Prognosis for vision after an eye injury depends on the type and severity of the injury and whether adequate treatment can be provided.

 

  • Eyelid lacerations: Prognosis is good. Generally heal without complication, unless the repair fails to realign the lid margin properly, this can result in failure of the eyelid to adequate distribute tear film and recurrent cornel ulceration.
  • Bacterial and fungal ulcers: Have a favorable prognosis for retaining the eye and vision if they are recognized early and appropriate aggressive treatment is initiated.  
  • Conjunctival grafts and deep corneal ulcers: Prognosis is good to guarded.  Often leave corneal scarring, even with successful treatment. This, however, does not appear to affect vision in most horses.  
  • Corneal perforation secondary to infection: Prognosis is guarded if immediate surgical intervention does not occur. In many horses, the globe will become blind and will shrink following rupture of a corneal ulcer, requiring removal of the eye (enucleation), if not promptly & aggressively treated.  
  • Corneal perforation associated with trauma: Prognosis is poor. Those associated with blunt trauma generally have a poorer prognosis than those caused by sharp trauma.
    • Blunt trauma causes more bleeding and inflammation within the eye, and horses are more likely to have other damage to the inside of the eye.  
    • Short corneal lacerations (less than 15-mm) have a better prognosis for vision with repair than longer tears or those extending beyond the junction of the transparent cornea and sclera (white portion). Lacerations present for longer than two weeks or eyes that contain blood, infection, or other damaged tissues also have a poorer prognosis.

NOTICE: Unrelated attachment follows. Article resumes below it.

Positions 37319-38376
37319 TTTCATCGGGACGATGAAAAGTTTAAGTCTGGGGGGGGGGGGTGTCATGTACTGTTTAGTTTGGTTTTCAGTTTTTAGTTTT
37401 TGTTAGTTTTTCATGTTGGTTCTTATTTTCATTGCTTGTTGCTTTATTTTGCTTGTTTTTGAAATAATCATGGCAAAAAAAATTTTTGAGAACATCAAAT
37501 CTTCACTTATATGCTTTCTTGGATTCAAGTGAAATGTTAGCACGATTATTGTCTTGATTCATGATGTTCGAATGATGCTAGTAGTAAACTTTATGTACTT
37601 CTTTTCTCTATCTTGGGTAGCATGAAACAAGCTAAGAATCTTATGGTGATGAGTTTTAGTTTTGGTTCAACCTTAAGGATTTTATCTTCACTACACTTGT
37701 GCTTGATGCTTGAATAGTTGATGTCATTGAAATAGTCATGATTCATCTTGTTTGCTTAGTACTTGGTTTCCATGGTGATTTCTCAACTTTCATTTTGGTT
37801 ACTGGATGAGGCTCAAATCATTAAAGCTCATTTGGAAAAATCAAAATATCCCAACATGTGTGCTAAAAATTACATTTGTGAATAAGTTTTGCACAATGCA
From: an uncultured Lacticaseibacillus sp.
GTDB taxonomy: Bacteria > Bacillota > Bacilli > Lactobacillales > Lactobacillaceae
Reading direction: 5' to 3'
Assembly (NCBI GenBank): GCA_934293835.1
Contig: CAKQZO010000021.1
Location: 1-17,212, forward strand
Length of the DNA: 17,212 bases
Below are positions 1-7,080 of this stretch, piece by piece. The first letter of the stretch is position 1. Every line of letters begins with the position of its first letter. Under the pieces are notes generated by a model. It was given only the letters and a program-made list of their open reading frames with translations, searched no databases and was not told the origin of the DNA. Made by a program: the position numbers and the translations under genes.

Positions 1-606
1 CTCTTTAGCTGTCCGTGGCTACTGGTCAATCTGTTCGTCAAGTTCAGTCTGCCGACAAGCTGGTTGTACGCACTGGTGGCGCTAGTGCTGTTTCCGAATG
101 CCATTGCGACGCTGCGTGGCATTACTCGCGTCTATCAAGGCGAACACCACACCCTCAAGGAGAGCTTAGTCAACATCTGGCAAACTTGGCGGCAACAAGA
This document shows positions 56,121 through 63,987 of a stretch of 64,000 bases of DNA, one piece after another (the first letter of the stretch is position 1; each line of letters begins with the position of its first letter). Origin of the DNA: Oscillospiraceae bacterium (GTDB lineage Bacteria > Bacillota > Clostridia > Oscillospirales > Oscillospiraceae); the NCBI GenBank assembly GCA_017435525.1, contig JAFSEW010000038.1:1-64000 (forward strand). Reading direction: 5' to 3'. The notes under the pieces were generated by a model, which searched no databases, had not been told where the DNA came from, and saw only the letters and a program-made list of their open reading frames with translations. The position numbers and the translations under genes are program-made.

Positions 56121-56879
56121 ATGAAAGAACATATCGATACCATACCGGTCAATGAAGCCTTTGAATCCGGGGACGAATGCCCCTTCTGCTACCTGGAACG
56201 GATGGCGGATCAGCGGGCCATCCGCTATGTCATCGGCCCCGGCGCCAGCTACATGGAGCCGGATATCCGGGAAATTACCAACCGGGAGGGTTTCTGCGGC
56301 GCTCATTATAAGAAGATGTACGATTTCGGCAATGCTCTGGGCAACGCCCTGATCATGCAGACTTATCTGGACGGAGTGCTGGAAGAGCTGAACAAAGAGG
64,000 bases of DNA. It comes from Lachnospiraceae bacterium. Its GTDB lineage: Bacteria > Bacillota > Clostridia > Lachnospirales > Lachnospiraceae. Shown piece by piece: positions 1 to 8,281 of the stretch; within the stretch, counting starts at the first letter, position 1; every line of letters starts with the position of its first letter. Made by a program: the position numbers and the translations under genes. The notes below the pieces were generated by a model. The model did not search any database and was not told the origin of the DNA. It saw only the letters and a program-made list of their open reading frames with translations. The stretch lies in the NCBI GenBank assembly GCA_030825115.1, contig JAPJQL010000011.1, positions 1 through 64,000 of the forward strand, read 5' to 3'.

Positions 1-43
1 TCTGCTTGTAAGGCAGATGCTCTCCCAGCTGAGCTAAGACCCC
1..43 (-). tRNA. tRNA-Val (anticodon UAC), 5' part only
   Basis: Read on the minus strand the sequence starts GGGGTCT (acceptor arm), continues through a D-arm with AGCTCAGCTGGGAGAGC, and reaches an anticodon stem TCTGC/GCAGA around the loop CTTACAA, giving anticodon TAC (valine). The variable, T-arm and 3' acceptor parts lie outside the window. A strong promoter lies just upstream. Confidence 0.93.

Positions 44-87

• Foreign body removal: Prognosis is generally good as long as the material has not penetrated the full depth of the cornea or other external structures of the eye.
  • Fractures of the bony orbit: Carry a good prognosis for vision unless there is accompanying trauma to the eye. In these cases, the prognosis is dependent on the condition of the eye itself. There may also be cosmetic defects if there has been depression of the fracture fragments or bone loss.
Content Theme: 
Also known as: 
Ophthalmology Surgical Emergencies in Horses
Ocular Surgery
Eye Trauma

This Animal Health Topic was written by and reviewed by Diplomates of the American College of Veterinary Surgeons.  Any opinions stated in this article are not necessarily the official position of the American College of Veterinary Surgeons.

The American College of Veterinary Surgeons recommends contacting an ACVS board-certified veterinary surgeon or your general veterinarian for more information about this topic.

To find an ACVS Diplomate, visit www.acvs.org/find-a-surgeon.